December also proved to be a good month for The Foschini Group (TFG), with the retailer reporting trading in its core TFG Africa clothing division as being “above expectation”. In December the division achieved an 11.4% sales increase, while in the first nine months of the year the rise was a solid 8.5% against the background of 0.7% price deflation.

“TFG and Mr Price both performed brilliantly,” says Alec Abraham of Sasfin Securities. “They are grabbing market share from Woolworths, Truworths and probably Edgars.”

But while consumers were still buying clothes from TFG with enthusiasm in December, they were cutting back on their spending on other items. Sales declines across TFG Africa’s nonclothing brands ranged from 0.8% on jewellery to 10.8% on cellphones.

Trading on a 17 p:e, TFG appears fairly priced at a time when investors are awaiting clarity on the impact on results of two recent acquisitions — Retail Apparel Group in Australia and Hobbs in the UK.

Falling full-square into the downright bad trading update category was Woolworths, which warns that in the 26 weeks to December 24 HEPS will fall by 12.5%-17.5%. It will follow a 7.6% fall in the year to June.

The only saving grace for Woolworths in its latest 26 weeks was a 9.4% rise in food sales. But it battled in the SA clothing space, with sales falling 0.2% and volume down almost 1%.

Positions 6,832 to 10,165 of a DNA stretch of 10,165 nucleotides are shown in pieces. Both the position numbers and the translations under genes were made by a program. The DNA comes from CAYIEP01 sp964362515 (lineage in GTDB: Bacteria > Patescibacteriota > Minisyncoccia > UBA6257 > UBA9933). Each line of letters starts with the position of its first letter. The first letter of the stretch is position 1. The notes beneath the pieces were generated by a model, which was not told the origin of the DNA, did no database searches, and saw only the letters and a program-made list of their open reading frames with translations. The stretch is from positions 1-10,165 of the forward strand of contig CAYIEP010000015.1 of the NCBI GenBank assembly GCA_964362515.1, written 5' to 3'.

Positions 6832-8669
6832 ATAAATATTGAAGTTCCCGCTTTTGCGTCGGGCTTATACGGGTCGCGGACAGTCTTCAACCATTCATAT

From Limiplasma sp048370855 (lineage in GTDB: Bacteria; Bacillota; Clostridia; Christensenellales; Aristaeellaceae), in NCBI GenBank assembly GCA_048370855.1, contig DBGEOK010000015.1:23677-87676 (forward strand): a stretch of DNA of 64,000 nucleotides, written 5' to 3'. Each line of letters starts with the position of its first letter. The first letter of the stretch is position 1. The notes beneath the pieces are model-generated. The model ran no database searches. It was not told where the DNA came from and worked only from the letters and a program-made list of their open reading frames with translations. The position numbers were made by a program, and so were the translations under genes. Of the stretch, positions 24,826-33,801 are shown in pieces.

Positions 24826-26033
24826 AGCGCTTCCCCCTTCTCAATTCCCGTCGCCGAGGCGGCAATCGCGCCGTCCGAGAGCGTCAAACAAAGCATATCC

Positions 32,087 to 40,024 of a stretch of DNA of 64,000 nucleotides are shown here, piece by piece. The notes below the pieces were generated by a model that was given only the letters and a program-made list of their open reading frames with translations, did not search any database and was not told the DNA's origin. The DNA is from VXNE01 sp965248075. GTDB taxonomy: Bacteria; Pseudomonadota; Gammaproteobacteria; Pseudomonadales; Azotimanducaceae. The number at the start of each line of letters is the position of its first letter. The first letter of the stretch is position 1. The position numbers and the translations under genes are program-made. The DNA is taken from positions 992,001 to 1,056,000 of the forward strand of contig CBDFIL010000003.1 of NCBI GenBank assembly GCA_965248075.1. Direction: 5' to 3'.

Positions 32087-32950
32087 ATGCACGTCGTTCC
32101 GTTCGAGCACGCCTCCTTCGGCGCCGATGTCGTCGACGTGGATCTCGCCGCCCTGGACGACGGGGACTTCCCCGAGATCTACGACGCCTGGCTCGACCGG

But it is in Australia where the really big damage is being done by its David Jones (DJs) department store division, acquired in 2014 for R21.4bn. DJs limped in with sales down 3.3% but profit damage is likely to have been far worse.

Ominously, DJs’ profit before tax slumped 73% in the second half of the past financial year. A reassessment of the carrying value of the David Jones assets is being carried out by Woolworths.

Also falling in the bad update category was Truworths, which reported sales growth of a mere 1% in its SA and UK operations in the 26 weeks to December 31. For the period, HEPS are expected to fall 1%-3% and will follow a 0.8% fall in the 53 weeks to July 2.

The only other trading update that can be termed excellent was from Shoprite, at least as far as its SA operations are concerned. In the six months to December the retailer’s SA supermarket division excelled, turning in sales growth of 7.8% despite price deflation of 0.4%.

Similarly solid performances were produced by Shoprite’s furniture and OK food franchise operations.

It was only in non-SA supermarkets that performance flagged, with sales in rand falling 0.4%. There was a particularly weak showing from its key Angola market, where sales fell 13% in rand and 9.5% in constant currency terms.

However, the sales fall is understandable given the exceptional showing in Shoprite’s year to June 2017 — when African sales, led by Angola, lifted 13.5% to R24.8bn and by 33.8% in constant currency terms.

Undoubtedly, another challenging year lies ahead for retailers. Investors wanting retail exposure should go with those who have already shown that their business models are a match for the challenge.

This article was sourced from Business Live